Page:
I eventually decided to leave the fish biting and head back downstream to the car, where I was going to camp for the night. It surprised me that I had been fishing and wading for about four hours, but it only took about fifteen minutes to walk back down beside the stream to the car. Once there I cracked open a bottle of red and read my book until the light faded. Then it was into the sleeping bag and out like a light until the next morning.
Saturday morning saw me up fairly early and rather than cover the same water as I had the day before, I decided to head further up stream. The scenery was even more spectacular and the trout here were even more plentiful than the area that I had fished the day before, even if they were noticeably smaller. The larger fish were only about 20 to 25cm in length and the smaller fish.... Well I don't think that we need to go there.
I fished various parts of the river on the Saturday and as I had to work on the Sunday headed home to Calgary in the late afternoon. After a drive through some of the most beautiful scenery going, I eventually arrived back at my digs at ten in the evening. I didn't even bother to unpack the car, I just let myself in grabbed a shower and hit the sack, with a great weekends fishing behind me.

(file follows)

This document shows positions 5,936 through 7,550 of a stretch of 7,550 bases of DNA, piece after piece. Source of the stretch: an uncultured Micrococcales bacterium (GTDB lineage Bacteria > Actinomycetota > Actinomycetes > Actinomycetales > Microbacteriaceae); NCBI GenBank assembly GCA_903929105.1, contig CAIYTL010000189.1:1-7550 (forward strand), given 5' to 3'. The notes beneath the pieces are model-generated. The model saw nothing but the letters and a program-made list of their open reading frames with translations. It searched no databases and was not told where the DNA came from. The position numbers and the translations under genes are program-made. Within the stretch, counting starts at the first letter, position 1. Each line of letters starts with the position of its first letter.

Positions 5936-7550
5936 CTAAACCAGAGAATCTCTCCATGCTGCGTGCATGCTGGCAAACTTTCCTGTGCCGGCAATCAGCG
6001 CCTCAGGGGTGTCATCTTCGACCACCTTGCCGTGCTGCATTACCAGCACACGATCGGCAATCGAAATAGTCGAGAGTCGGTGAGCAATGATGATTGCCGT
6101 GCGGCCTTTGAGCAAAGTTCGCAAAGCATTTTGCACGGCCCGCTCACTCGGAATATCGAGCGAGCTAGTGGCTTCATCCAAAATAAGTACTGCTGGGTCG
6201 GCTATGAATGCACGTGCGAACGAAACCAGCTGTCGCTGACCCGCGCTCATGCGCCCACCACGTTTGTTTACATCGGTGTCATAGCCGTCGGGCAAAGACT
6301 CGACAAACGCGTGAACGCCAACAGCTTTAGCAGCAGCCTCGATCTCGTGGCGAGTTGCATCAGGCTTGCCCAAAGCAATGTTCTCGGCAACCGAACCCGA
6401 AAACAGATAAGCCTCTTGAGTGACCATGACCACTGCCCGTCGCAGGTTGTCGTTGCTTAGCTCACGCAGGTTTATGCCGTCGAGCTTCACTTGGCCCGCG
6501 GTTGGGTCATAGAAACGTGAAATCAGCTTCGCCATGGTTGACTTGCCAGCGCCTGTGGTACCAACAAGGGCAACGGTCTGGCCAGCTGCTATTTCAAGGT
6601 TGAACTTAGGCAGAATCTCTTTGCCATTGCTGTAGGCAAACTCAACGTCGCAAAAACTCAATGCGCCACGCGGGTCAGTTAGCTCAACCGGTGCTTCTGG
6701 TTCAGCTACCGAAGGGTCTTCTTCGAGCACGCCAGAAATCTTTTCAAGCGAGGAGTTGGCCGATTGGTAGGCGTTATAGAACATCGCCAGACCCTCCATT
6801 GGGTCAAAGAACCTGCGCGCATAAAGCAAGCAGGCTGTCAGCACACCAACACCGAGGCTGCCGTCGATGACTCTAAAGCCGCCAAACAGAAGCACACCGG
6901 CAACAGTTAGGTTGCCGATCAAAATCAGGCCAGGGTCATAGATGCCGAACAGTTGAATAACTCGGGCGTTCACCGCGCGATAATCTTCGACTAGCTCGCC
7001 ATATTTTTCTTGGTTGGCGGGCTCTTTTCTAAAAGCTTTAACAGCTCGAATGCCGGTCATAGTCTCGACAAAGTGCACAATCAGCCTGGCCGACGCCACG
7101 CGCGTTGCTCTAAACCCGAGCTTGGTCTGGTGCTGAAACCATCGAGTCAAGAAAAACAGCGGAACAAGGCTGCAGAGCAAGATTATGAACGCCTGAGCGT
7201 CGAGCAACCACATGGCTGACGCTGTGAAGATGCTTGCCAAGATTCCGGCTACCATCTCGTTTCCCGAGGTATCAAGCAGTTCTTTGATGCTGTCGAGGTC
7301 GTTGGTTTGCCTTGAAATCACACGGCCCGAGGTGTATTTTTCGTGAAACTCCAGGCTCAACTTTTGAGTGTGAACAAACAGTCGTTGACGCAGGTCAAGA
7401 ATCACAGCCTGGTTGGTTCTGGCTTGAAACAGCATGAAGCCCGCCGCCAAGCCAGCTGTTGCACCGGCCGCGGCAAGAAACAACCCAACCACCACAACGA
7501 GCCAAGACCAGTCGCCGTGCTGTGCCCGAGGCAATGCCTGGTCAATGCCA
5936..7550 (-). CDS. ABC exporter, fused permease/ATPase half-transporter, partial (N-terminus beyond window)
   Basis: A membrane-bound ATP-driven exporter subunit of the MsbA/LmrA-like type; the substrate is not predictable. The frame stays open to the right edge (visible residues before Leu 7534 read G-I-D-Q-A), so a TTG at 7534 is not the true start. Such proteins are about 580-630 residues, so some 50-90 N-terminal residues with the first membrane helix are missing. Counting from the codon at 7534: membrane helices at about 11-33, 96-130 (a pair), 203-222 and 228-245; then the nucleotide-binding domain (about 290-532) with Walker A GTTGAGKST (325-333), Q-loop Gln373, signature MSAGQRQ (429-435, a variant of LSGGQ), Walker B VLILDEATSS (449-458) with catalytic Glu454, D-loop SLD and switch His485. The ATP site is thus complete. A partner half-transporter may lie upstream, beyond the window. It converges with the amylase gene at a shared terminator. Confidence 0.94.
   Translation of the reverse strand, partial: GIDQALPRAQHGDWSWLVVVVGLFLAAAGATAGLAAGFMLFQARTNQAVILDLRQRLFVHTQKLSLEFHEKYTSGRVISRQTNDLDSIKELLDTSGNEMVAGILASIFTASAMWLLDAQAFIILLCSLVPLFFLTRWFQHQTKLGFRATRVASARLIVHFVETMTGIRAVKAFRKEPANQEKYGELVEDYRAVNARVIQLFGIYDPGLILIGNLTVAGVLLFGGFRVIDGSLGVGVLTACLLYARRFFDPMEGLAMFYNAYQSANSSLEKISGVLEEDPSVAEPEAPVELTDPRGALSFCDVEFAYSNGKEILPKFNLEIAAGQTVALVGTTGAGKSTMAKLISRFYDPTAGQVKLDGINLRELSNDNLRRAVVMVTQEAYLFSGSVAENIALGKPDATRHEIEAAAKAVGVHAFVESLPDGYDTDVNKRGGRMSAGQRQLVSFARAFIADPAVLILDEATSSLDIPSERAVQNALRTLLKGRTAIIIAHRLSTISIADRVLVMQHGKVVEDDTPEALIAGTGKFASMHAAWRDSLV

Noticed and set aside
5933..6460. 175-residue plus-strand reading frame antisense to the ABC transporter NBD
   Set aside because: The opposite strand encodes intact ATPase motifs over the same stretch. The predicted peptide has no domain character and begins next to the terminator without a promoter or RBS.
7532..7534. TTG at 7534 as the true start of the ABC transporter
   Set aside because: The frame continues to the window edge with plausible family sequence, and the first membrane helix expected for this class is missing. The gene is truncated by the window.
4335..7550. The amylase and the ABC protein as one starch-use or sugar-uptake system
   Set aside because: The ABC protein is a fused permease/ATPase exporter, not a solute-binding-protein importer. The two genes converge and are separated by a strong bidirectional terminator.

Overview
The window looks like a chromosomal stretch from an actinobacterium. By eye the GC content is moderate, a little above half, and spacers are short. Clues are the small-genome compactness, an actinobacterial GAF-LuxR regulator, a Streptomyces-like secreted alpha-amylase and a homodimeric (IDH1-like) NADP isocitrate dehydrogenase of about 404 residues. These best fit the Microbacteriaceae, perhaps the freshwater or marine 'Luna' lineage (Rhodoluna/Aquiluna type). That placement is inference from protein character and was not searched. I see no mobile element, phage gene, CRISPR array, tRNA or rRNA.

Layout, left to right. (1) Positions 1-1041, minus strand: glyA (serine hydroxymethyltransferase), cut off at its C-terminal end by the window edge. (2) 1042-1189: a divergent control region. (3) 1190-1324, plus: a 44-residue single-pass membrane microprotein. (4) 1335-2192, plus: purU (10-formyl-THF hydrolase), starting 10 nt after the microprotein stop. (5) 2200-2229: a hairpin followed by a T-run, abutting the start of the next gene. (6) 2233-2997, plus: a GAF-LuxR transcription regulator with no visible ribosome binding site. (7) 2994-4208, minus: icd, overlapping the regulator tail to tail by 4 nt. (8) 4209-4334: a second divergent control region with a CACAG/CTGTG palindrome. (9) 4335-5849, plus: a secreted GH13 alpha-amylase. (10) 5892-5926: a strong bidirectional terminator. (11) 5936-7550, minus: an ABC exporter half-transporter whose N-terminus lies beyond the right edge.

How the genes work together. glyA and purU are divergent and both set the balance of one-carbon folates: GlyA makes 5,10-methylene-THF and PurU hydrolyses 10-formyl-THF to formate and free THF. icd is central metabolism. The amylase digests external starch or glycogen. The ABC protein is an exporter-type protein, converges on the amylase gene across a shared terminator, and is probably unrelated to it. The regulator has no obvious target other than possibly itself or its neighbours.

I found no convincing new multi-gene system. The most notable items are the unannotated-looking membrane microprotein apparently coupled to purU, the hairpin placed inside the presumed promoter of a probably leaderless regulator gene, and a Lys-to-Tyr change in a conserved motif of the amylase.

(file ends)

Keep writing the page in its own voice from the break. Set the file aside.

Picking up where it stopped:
I have only scratched the surface of what dry fly-fishing has to offer and only seen a fraction of the wonderful landscape in the Rockies. There is still a lot to see before snow closes the roads for the winter.
In fact I'm thinking of heading out that way again next weekend. It's too good not to.
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This page last updated 11 October 2002. Photos removed to make space on the website - it's getting close to it's limit.
Display of this page was updated on 21 January 2013. Contents updated as above.